sources before publishing. It’s not hard to do here in the information
      age.” – I suggest you follow your own advice.

    • Dorothy O'Neil
      January 17, 2021 at 4:18 pm #

      This is an extremely bias page where only one way of thinking is accepted. To try and explain anything and expect someone to consider what you are saying may possibly be true, is impossible. There’s lots of strong arming, sadly but common when someone fears their way of thinking, living, and doing things is superior to everyone else. Yet, even though they know they are superior, they can’t leave it at that, they have to exaggerate and bully until everyone bows down to their truth.

      • January 19, 2021 at 8:40 pm #

        Ah yes, the bias of pointing out that a woman who had a premature baby die at homebirth who would have lived in a hospital should not promote homebirths because, you know, she has close and intimate knowledge of the dangers of homebirth.

        The fact that The Farm came after the death of her son makes it all the more appalling. She knew what could happen and she did it anyways. The person you responded to accidentally confirmed everything Dr. Tuteur wrote.

  2. Crystal
    November 21, 2019 at 4:48 pm #

    Yet AGAIN you are trying to go against NATURAL parenting. Not surprising. You clearly hate women in general for the things you post. I for one didnt even know Ricki Lake had a home birth. How dare you assume what research a woman has done prior to deciding on a home birth. There have been 57 studies completed by individuals more educated and more qualified than you on the safety of home birth versus hospital birth. I’ll let you read them yourself but you aren’t going to like the evidence.

    Now I’m sure you won’t even be willing to look at these two sites which have links to 17 studies because you think you know everything but atleast I tried.

    I sincerely hope no one listens to your drivel.

  3. Emily West
    December 12, 2018 at 10:30 pm #

    I would like to draw attention to the universal right of patient autonomy. It is not a husband’s body that is giving birth. He is not ‘allowing her’ to give birth. It is the mother’s body, her birth. And it therefore her choice. That this is lost in many birthing experiences in hospital by women feeling coerced, and bullied, and physically assaulted is the reason why many women actually completely abandon pregnancy care altogether and free-birth or have a high-risk birth at home. Informed consent, and evidence based information ideally is given, and women can choose for themselves when, where, and with whom they give birth. The outcome is not your responsibility, it is not the husband’s responsibility, it is the mother’s responsibility. If a woman is okay with taking the risk of having a home-birth, having been given the information, so be it. Recommending that a certain course is less risky, sure. Calling someone crazy and dumb just shoots you in the foot when she doesn’t come in to the hospital at all, or develops post-partum depression because she felt violated, and unheard.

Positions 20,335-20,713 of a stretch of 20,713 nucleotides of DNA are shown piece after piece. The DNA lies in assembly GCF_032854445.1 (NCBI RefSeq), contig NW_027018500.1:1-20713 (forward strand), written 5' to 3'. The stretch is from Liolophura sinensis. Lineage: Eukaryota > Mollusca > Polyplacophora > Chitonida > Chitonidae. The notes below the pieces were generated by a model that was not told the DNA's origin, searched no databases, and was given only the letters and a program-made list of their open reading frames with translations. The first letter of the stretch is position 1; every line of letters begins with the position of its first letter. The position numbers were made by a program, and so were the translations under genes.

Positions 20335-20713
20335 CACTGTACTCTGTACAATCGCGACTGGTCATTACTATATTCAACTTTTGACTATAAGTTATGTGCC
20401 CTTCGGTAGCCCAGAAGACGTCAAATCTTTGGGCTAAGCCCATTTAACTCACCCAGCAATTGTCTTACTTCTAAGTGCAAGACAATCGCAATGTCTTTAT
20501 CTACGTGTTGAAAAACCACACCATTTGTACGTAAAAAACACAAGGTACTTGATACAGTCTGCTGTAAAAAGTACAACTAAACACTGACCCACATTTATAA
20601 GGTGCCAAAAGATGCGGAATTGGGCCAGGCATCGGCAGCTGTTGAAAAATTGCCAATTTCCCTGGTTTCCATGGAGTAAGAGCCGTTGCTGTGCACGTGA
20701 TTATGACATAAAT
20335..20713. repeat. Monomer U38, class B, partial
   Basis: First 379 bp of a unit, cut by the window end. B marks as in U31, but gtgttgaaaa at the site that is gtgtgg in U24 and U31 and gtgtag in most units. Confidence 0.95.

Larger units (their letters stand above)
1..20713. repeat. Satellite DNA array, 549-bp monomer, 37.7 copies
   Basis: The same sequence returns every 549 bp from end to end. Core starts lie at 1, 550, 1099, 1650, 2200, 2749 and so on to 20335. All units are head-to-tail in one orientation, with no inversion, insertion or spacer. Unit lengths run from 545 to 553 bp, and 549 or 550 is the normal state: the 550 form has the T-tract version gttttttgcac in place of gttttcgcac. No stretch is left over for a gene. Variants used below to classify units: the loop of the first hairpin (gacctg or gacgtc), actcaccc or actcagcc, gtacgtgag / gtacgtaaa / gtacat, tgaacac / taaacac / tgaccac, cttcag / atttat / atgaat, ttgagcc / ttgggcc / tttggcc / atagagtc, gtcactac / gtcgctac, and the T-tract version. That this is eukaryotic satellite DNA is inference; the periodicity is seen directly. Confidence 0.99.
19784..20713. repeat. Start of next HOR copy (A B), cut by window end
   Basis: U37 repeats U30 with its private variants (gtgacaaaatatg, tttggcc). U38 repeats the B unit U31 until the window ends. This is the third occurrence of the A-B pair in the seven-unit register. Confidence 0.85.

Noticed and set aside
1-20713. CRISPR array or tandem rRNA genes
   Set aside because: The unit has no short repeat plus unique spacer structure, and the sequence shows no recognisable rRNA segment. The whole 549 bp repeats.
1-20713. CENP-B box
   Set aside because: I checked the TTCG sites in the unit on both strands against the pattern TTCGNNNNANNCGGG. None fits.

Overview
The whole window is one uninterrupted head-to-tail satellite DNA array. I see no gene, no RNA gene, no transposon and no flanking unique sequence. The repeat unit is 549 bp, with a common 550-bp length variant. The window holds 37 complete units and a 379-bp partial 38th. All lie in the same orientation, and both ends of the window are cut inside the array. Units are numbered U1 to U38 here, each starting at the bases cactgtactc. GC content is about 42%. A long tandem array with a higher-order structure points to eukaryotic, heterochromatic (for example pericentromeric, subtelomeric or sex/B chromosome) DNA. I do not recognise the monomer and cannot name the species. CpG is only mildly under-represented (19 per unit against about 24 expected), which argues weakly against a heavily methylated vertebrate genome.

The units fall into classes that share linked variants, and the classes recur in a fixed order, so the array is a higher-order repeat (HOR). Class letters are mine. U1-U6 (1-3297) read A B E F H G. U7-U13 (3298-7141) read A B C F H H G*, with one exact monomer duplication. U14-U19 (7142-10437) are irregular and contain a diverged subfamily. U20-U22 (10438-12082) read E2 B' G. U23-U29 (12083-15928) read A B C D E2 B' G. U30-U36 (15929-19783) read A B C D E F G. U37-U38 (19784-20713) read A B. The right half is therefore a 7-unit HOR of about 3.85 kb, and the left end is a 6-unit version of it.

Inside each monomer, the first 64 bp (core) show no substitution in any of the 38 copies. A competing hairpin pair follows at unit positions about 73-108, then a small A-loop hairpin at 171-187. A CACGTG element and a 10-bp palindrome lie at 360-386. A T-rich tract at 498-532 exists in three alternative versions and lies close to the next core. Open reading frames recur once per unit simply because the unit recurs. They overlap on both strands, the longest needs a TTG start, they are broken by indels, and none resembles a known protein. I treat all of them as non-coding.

For interest’s sake – here is a study done in Canada which determines home birth is as safe as hospital birth for low-risk women (and this includes pregnancies that went into 42 and 43 weeks – which in some areas would constitute a pregnancy as ‘high-risk’)

    Outcomes associated with planned place of birth among … – CMAJ

    I am not saying the stats are wrong here, on Dr. Amy’s part. The United States has a lot of variation in terms of integration of health care, emergency services, and the different legislation around Midwifery and licensing varies across the country. This is a problem obviously, and should be improved for safety’s sake. Home-birth breech is going to be significantly more risky most anywhere in the world, even with the best-trained Midwives. I really think there needs to be more to the question than what is ‘safest’ but also, who has the right and responsibility to be making the call on where and how to birth (Hint – it’s the woman who is giving birth.)

    • Who?
      December 13, 2018 at 1:08 am #

      You are right, of course about female bodily autonomy.

      However, just as it isn’t dad’s fault if mum chooses to homebirth, it surely isn’t the doctor’s fault if mum chooses to homebirth. Saying that the doctor called mum ‘crazy and dumb’ and so it’s the doctor’s fault that the baby died due to the homebirth, misses the point. If it’s mum’s right and responsibility to choose, then let’s have her own that, not blame those who advised something different for not doing so sweetly enough or in a way she was ready to hear.

      The baby is a volunteer in all this. It’s disrespectful to the dead to let the living, who put them in the box by their choices, off the hook.